A. Elizabeth Walker ’67 has authored Breaking Ice: Sometimes You Got to Fall In. The book focuses on Walker’s fictionalized account of real experiences that she encountered as the first and for some time only, Black student at an all White college. The racially charged era of the 1960s serves as the backdrop to her moving story. From sitting in the balcony at the movie theatre, to attending the county fair a week after the White children and their families, Walker opens the reader’s eyes to what life was really like during those trying and turbulent times. 24 | Alumni Magazine of Hampton University
Have you found your match? Double your gift to Hampton University by having your employer match your donation! Many companies offer to match their employee’s charitable contributions.
Make your company a part of the Hampton University family. 3M Foundation Accenture Foundation Aetna Foundation American Express Foundation American International Group AT&T Bank of America Foundation Barclays Capital Bell South Corporation Bristol-Myers Squibb Foundation Chubb Corporation Citigroup Coca-Cola Constellation Energy Group DaimlerChrysler Corporation Dow Chemical Company
Ernst & Young Fannie Mae France-Merrick Foundation Freddie Mac GE Foundation Gap Foundation General Motors Foundation HSBC Philanthropic Programs IBM International Foundation ING Foundation JP Morgan Chase Foundation Johnson & Johnson Family Kaplan, Inc. Lehman Brothers Lockheed Martin Foundation MasterFoods, USA
Medtronic Foundation Merck Company Foundation Merrill Lynch & Company Metropolitan Life Insurance Company Microsoft Corporation NIKE New York Times Company Norfolk Southern Foundation Northrop Grumman Foundation Occidental Fire & Casualty Company OCE’_USA Holding PSEG Pfizer Foundation Philip Morris USA Inc Phoenix Foundation PricewaterhouseCoopers, LLP
R H Donnelley, Inc. Raytheon Roche SBC Foundation SC Johnson Sara Lee Foundation Schering-Plough Foundation State Farm Companies Foundation Suntrust Foundation Toyota Motor Sales, USA, Inc Verizon Foundation Wachovia Foundation WellPoint Foundation Wyeth Xerox
Ask your company’s benefits or human resources department for specific information about the matching gift program and complete the proper forms. Mail your form, along with your contribution, to Office of Development. We will verify your matching gift eligibility and return the form to your employer.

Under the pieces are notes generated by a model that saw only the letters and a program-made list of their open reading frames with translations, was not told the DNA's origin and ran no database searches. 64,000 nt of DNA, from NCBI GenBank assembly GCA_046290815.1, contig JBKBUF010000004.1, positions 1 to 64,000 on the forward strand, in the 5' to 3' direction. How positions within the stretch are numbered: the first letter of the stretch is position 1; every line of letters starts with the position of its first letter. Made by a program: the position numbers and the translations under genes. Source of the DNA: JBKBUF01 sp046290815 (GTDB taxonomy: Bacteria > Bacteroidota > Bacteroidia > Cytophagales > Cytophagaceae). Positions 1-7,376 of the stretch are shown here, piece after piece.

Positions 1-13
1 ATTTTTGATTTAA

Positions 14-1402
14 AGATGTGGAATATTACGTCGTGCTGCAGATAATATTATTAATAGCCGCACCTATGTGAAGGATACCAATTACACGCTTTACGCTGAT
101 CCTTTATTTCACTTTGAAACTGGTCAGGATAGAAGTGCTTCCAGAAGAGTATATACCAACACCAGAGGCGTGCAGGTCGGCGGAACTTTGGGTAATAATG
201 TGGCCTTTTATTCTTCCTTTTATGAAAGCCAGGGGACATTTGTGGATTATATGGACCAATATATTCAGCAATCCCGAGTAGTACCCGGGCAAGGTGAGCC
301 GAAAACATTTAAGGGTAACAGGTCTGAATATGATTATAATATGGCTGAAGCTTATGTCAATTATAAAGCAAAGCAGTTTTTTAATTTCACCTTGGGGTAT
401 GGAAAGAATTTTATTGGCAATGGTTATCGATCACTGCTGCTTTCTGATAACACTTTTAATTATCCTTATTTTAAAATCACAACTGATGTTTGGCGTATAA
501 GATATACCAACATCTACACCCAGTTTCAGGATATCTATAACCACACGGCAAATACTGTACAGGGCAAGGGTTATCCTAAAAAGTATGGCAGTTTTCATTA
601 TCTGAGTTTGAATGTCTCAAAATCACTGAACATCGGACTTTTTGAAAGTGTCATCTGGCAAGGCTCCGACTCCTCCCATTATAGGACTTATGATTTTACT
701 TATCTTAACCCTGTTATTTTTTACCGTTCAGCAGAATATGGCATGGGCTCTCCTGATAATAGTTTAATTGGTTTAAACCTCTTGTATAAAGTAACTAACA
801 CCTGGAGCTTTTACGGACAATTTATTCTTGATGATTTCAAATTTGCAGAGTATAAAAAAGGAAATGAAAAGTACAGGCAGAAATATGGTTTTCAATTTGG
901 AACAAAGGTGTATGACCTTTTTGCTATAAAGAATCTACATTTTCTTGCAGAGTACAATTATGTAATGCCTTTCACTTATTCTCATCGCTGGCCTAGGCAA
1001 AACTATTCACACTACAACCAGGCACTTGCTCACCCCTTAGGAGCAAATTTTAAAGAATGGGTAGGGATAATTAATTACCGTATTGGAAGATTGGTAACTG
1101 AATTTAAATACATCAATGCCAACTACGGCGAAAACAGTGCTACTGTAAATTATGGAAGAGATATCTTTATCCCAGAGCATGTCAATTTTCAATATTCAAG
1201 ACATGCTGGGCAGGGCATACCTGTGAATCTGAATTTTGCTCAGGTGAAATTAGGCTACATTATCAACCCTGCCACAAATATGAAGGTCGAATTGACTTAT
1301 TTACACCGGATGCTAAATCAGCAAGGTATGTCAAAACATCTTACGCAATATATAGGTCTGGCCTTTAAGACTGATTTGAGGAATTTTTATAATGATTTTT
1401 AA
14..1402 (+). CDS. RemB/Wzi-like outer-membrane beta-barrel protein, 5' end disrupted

For more information about matching gifts to Hampton University, contact the Office of Development at 757.727.5764 or visit us online at www.givingtohamptonu.edu. Alumni Magazine of Hampton University | 25
Lady Pirates Win MEAC Cross Country Title The Hampton University women’s cross country team won the 2010 Mid-Eastern Athletic Conference (MEAC) Championships in October 2010 at the Maryland Eastern Shore Cross Country Course. The Lady Pirates finished with 52 points, 32 better than second-place South Carolina State, for their first MEAC title since 2006. Five Lady Pirates finished in the top 20, led by senior Jasmin Branch (Hampton, Va.), who ran an 18:27.40 over the 5K course to finish fourth. Freshman Devyn Thompson (Chicago, Ill.) ran an 18:54.70 to come in ninth, while freshman Alaine Tate (Queens, N.Y.) finished 11th with an 18:58.90. Freshman Nichelle Harris (Rahway, N.J.) ran a 19:02.10 to finish 12th. Branch, Thompson, Tate and Harris each earned All-MEAC honors. Sophomore Teshika Rivers (Greenbelt, Md.) finished 16th with a 19:26.70. Sophomore Shaquanda Gainey (Camden, N.J.) ran a 19:45.40 to finish 21st, while freshman Cydney Robinson (Portsmouth, Va.) came in 23rd with a 19:47.50. “We didn’t back off our training; we ran two outstanding meets prior to the championship and that helped us perform today,” said Lady Pirates head coach Maurice Pierce, who was named the meet’s Most Outstanding Coach. Howard’s Ashley Hodges won the women’s individual title with an 18:19.70. The Pirates finished fourth in the men’s team standings with 112 points, while Norfolk State won its 10th title in 11 years with 34 points. Senior David Kimani (Kenya) led the Pirates with a 25:41.60 on the 8K course to finish sixth and lock in All-MEAC honors for the second straight year.
26 | Alumni Magazine of Hampton University
Pirates End Season On Winning Note The Pirates closed out the 2010 season on the road against the Bears of Morgan State University at Hughes Stadium with a come-from-behind 2116 victory. Hampton closed out the season with a 6-5 overall record and a 5-3 in the Mid-Eastern Athletic Conference (MEAC), while the Bears finished 4-7 and 3-5 in the MEAC. The Pirates snapped a four-game losing streak in handing Morgan State its fourth straight defeat.